For the third time in less than 20 years a pope has visited Cuba: the first was John Paul ii in January 1998, then Benedict xvi in March 2012 and now Francis, the first American Pontiff, has taken his turn. With this journey he highlighted the connection between these two countries — Cuba and the United States — which after half a century of bitter tensions and disputes have finally, with the help of the Holy See, come closer together. Also thanks to the impulse in their respective episcopates, of those who knew how to heed Wojtyła’s words, which Bergoglio echoed upon his arrival in Havana on a hot and humid afternoon: may Cuba open itself up to the world, and may the world open itself up to Cuba.
The occasion for the visit is twofold, as the Pontiff recalled: the centenary of the proclamation of the Virgin of Charity of El Cobre as the Patroness of Cuba — decided by Benedict xv at the request of the veterans of the war of independence from the Spanish crown — and the 80th anniversary of uninterrupted diplomatic relations between Cuba and the Holy See, which, significantly, the Pope emphasized with an addition to his prepared text. He was welcomed by President Raúl Castro, who was later also present at the Mass celebrated in the capital. Bergoglio then addressed a greeting to Fidel Castro, whom he visited privately shortly thereafter, and to “all those who, for various reasons, I will not be able to meet”, he said.
The same concern was reiterated after the large Mass in the Plaza de la Revolución, when the Pope appealed for a definitive reconciliation a lasting peace in Colombia, where the blood of thousands has been shed in the decades of armed conflict — the longest currently underway. “Please, we do not have the right to allow ourselves yet another failure on this path”, he implored, openly supporting negotiations.Mentioning then Cuba’s natural vocation as a “point of encounter”, the Pope referred to the process of normalization with the United States. The new course courageously undertaken by the two countries is a matter of the utmost importance in the international panorama. Bergoglio declared it “a sign of the victory of the culture of encounter” and “an example of reconciliation for the entire world” — a world which “needs reconciliation in this climate of a piecemeal third world war”. Speaking extemporaneously with journalists on the flight to Havana, the Pontiff was once again persistent regarding the urgent need for peace.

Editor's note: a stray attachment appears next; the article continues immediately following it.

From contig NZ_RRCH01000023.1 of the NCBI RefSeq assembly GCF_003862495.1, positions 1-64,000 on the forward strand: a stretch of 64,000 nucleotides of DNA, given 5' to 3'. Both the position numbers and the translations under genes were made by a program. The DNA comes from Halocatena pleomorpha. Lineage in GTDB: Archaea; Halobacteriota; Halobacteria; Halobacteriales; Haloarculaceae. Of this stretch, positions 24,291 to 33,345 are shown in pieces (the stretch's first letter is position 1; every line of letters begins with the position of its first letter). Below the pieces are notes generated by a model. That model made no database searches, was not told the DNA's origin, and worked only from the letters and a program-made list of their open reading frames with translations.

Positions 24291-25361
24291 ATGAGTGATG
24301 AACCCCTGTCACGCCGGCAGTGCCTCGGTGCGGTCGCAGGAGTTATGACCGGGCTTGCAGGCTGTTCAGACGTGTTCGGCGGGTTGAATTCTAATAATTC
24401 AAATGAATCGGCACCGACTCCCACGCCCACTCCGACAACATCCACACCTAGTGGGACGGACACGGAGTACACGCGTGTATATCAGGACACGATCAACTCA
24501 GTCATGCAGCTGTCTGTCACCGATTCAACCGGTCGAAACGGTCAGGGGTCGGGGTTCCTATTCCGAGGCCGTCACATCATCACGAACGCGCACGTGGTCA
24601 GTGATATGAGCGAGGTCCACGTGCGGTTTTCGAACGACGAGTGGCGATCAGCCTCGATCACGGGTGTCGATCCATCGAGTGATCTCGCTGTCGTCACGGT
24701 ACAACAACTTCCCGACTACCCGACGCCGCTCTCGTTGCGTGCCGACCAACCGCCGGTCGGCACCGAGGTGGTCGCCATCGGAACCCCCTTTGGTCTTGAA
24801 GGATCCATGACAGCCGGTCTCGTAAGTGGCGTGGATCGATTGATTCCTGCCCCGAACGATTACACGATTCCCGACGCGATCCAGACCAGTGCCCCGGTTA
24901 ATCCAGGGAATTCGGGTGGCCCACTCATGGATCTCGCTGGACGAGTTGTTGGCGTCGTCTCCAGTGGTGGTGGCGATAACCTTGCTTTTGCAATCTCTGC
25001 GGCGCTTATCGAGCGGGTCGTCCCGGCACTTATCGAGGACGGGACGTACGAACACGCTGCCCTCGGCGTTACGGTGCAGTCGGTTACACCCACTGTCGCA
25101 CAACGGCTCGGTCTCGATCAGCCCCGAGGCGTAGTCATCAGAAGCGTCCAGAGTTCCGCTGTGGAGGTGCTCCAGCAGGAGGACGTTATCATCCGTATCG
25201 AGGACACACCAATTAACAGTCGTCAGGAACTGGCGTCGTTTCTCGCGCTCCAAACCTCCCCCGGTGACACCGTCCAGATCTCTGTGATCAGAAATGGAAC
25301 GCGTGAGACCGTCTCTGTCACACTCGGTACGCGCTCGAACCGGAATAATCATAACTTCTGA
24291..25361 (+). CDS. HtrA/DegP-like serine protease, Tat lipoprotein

The Pontiff’s words came at the end of a celebration in which his homily was inspired by the greatness of the second Gospel passage that had just been read: one who wants to be great must serve others and not be served by others. Serving in this context, he explained, means caring for those who are frail, fighting for the dignity of our brothers and sisters, and looking to their faces: “Service is never ideological, for we do not serve ideas, we serve people” who are overlooked by plans which may be seductive.
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